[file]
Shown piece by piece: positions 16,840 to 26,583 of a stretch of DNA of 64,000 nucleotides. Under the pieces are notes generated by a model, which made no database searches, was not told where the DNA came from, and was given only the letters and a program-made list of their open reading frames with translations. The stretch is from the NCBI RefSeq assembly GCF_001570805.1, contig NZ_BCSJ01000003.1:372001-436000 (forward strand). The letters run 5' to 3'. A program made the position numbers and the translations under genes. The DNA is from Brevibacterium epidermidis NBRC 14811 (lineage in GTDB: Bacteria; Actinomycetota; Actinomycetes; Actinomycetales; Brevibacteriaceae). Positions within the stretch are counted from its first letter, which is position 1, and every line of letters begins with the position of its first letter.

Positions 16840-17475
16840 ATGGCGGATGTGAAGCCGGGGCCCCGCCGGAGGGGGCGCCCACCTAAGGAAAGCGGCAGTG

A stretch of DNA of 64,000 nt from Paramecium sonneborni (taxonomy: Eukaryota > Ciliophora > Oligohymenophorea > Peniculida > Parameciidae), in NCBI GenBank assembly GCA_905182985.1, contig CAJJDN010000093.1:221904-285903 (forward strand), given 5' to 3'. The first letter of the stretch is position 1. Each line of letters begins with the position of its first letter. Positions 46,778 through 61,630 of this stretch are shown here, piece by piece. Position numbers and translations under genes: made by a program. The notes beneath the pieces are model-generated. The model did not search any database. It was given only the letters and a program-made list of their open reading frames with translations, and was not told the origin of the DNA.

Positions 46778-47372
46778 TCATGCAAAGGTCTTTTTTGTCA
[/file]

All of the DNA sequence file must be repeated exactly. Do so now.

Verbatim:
Shown piece by piece: positions 16,840 to 26,583 of a stretch of DNA of 64,000 nucleotides. Under the pieces are notes generated by a model, which made no database searches, was not told where the DNA came from, and was given only the letters and a program-made list of their open reading frames with translations. The stretch is from the NCBI RefSeq assembly GCF_001570805.1, contig NZ_BCSJ01000003.1:372001-436000 (forward strand). The letters run 5' to 3'. A program made the position numbers and the translations under genes. The DNA is from Brevibacterium epidermidis NBRC 14811 (lineage in GTDB: Bacteria; Actinomycetota; Actinomycetes; Actinomycetales; Brevibacteriaceae). Positions within the stretch are counted from its first letter, which is position 1, and every line of letters begins with the position of its first letter.

Positions 16840-17475
16840 ATGGCGGATGTGAAGCCGGGGCCCCGCCGGAGGGGGCGCCCACCTAAGGAAAGCGGCAGTG

A stretch of DNA of 64,000 nt from Paramecium sonneborni (taxonomy: Eukaryota > Ciliophora > Oligohymenophorea > Peniculida > Parameciidae), in NCBI GenBank assembly GCA_905182985.1, contig CAJJDN010000093.1:221904-285903 (forward strand), given 5' to 3'. The first letter of the stretch is position 1. Each line of letters begins with the position of its first letter. Positions 46,778 through 61,630 of this stretch are shown here, piece by piece. Position numbers and translations under genes: made by a program. The notes beneath the pieces are model-generated. The model did not search any database. It was given only the letters and a program-made list of their open reading frames with translations, and was not told the origin of the DNA.

Positions 46778-47372
46778 TCATGCAAAGGTCTTTTTTGTCA